ARLINGTON, Va. – First responders often face communications challenges that hinder collaboration and real-time situational updates, especially in remote areas while responding to natural disasters such as fires, storms, earthquakes and flooding.
To alleviate this problem, the Defense Innovation Unit announced a year-long prototyping project on Oct. 21 involving a private wireless 5G communications network for first responders in California, including the California National Guard.
The service will provide reliable, ad hoc data and voice services to emergency responders operating anywhere in the state, said Jeff Kleck, director of the Cyber and Telecommunications Portfolio at DIU.
The project has the potential to have emergency responders show up to any site with personal or government-issued mobile devices and use networked applications such as push-to-talk voice, geolocation and live maps of their surroundings — all while outside the range of existing cellular networks, Kleck said.
The first to arrive can simply bring the private network with them using a vehicle-mounted, backpack, hand-carried or wearable node, he added.
Radios are becoming obsolete and getting everyone a satellite phone is just impractical because of the expense involved, he said.
A full 5G mobile network isn't possible today because some of the industry standards involving dynamic cellular frequency allocation for 5G services are still being written, and some required components such as ultra-low power 5G aren't yet available, Kleck explained.
This prototype has the potential to allow for immediate fielding of the capability while avoiding delays from spectrum policy debates, he said.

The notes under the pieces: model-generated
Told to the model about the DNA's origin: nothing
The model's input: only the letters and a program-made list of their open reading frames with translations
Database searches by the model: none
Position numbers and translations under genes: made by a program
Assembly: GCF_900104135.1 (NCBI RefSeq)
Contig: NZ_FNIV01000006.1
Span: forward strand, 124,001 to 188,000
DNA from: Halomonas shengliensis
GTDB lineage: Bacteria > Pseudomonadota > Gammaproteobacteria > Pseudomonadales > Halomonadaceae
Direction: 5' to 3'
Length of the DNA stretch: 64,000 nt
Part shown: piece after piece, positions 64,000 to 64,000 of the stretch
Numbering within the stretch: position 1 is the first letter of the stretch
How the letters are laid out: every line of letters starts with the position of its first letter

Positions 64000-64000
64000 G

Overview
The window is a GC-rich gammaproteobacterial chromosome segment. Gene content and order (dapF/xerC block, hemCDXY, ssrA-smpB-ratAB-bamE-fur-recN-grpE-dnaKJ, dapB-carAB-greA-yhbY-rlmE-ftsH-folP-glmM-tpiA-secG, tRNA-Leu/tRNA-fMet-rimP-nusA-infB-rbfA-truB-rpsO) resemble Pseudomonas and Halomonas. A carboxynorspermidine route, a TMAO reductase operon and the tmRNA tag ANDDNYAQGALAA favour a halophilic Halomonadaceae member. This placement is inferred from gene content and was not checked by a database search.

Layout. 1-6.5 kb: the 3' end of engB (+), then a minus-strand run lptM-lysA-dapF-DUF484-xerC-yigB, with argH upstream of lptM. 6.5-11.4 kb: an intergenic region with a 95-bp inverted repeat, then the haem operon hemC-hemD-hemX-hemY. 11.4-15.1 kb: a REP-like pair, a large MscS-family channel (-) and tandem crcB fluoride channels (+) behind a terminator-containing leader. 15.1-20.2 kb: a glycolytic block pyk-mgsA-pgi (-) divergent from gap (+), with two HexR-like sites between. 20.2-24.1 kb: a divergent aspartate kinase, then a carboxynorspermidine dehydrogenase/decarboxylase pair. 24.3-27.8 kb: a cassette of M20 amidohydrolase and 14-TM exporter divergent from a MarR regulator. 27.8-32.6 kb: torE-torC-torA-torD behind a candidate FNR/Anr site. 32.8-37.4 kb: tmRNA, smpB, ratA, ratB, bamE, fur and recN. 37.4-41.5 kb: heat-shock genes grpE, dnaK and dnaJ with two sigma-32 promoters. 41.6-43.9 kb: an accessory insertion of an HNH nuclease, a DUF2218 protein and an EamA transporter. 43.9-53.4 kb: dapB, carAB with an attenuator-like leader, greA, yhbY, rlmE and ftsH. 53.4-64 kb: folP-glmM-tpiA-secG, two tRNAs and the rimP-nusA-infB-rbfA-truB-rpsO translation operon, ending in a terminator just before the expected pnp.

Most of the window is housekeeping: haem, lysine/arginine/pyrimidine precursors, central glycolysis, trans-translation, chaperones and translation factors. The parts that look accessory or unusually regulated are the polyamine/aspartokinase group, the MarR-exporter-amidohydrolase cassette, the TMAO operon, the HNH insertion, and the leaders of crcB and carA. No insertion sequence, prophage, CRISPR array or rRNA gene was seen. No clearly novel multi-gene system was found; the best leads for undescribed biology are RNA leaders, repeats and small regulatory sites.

The private 5G solution could provide a path toward a full 5G implementation, which will provide the necessary bandwidth for tomorrow's emergency responder applications, he said.
At the conclusion of the successful year-long prototyping period, this solution could be scaled to other Department of Defense organizations through other transaction agreements, he added.
DIU is partnering with the California Military Department to procure commercially available Citizen Broadband Radio Service-based private 5G equipment for mobile deployments.
"We are excited to partner with the Defense Innovation Unit," said Army Maj. Gen. David S. Baldwin, the adjutant general of California. "We believe this effort is the beginning of a transformation that will take civil and military emergency response teams from having multiple redundant radios in the field to having unlimited connectivity and enable each individual to use cutting edge tools to communicate and understand their environment."
"California is no stranger to natural disasters in areas with spotty or no commercial cell coverage," said Air Force Brig. Gen. Steven J. Butow, commander, California Air National Guard. "Fielding a hybrid 4G/5G solution to support thousands of users that can also be easily upgraded to full 5G speeds within the next few years is critical to our mission as protectors of our residents rather than waiting for programs of record to become available. We should be leveraging the same agile, iterative approaches that companies use to deal with natural disasters."
"DIU facilitated teaming arrangements among multiple companies to provide transparent roam-in to private 5G service that does not require replacing the commercial SIM card on bring-your-own-devices. This is critical since most apps used for communication identify the user by their phone number, and if that number changes, the user loses their identity," said Army Maj. Gen. Jay M. Coggan, commander, California State Guard.
DIU has awarded contracts to two companies. Nokia Innovations, a business unit of Nokia America, will provide the Defense Department with portable cellular radios in a variety of sizes and power outputs to quickly blanket an area with cellular coverage. It will also provide device provisioning, edge computing and dynamic frequency allocation solutions, Kleck said.
Somewear Labs wearable devices extend a mobile cellular network at the edge over or around terrain, allowing teams to move faster than the mobile cellular network deployment while remaining connected to it, and providing the necessary resilience to ensure critical communications continue in the event of equipment failure or dead spots by reverting to satellite network connections, Kleck said.